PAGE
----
The NCAA is not above the law
June 21st, 2021
These words closed Justice Kavanaugh's concurring opinion in today's U.S. Supreme Court decision that affirmed the Ninth Circuit's ruling in favor of Alston and other former athletes. In April, we discussed why the Supreme Court was unlikely to fully disrupt the NCAA's crumbling amateurism. The Court made abundantly clear in the second paragraph that today's opinion was confined to education-related benefits. The case presented the question of whether "NCAA’s rules violate §1 of the Sherman Act, which prohibits “contract[s], combination[s], or conspirac[ies] in restraint of trade or commerce.” The NCAA's enjoyment of monopsony control in the relevant market is about to come to an end in less than two weeks. Several states across the country have passed laws allowing athletes to exercise their right of publicity and test their labor value on the free market liberated from the false cloak of amateur status. The Court is well aware of this timing and their opinion release timing is no coincidence.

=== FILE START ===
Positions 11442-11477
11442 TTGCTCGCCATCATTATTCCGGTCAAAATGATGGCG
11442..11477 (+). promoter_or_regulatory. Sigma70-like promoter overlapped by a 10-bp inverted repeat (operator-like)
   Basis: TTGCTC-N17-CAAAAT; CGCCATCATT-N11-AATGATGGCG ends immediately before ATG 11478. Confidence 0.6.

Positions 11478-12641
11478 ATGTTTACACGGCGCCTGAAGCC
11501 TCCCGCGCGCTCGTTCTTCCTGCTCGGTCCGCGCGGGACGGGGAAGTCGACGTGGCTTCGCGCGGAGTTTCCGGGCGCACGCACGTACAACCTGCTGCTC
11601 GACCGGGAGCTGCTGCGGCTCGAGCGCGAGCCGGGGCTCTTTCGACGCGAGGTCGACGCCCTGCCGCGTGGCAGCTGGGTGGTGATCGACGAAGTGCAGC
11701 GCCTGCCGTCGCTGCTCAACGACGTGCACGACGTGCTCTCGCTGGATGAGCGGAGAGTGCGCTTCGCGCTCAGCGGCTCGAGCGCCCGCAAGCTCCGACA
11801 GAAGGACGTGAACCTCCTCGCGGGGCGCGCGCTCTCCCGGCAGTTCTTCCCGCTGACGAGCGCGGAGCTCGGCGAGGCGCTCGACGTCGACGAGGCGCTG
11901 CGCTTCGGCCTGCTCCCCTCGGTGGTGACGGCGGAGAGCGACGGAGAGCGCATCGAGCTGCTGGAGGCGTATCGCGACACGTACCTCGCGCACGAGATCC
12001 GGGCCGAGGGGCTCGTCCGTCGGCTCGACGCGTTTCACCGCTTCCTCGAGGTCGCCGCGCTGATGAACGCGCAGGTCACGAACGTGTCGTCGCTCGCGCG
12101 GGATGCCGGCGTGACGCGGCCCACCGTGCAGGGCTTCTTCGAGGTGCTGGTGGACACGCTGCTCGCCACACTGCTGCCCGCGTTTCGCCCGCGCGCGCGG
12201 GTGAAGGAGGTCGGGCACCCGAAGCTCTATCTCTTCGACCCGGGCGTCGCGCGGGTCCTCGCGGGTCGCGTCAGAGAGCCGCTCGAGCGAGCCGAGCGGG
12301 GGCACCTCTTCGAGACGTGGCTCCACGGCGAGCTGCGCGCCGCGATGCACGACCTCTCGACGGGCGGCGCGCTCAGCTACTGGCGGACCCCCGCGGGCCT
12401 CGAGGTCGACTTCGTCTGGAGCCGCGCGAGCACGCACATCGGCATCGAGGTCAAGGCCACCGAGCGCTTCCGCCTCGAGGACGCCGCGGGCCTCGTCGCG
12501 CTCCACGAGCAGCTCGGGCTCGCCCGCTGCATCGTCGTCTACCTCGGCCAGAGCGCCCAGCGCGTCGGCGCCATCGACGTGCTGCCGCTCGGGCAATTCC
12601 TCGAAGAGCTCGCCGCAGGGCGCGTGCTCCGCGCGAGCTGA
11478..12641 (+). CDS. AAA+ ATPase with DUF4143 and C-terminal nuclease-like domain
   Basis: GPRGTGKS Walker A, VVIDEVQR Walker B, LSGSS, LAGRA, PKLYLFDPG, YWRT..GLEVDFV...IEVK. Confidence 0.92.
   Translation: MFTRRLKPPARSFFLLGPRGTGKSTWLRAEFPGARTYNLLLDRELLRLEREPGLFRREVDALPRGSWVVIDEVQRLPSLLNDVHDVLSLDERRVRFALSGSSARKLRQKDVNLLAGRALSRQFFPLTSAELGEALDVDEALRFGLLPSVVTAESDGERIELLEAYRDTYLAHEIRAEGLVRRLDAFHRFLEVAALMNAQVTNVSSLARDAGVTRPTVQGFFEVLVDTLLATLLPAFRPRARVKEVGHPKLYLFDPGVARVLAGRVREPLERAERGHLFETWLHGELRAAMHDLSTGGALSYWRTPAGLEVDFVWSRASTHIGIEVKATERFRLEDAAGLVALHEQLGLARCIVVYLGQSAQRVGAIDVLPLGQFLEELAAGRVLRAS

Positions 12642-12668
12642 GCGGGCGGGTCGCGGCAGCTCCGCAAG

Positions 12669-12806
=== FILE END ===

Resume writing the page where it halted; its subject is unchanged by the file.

The opinion was unanimous because no matter the justices political leanings -- there is no argument that the NCAA somehow deserves antitrust exemption. Today's opinion axed the precedent of NCAA v. Board of Regents of the University of Oklahoma, relied upon by the NCAA since 1984 -- "Given the sensitivity of antitrust analysis to market realities-and how much has changed in this market- we think it would be particularly unwise to treat an aside in Regents as more than that." While this opinion does not exceed Judge Wilken's academic-related compensation remedy, it does send a clear message to the NCAA: do not come back here with this argument on broader questions. The conservative majority of this Court will not stand for the NCAA's proposed restraint on trade and the free market. Meanwhile, the Court's minority sees obvious inequality and an unpaid labor force.
Six states have NIL laws set to go into effect on July 1. The NCAA Council will meet this week seeking to establish NIL rules to propose to its Board of Governors before July 1. Congress has already said they will not have legislation in place prior to July 1.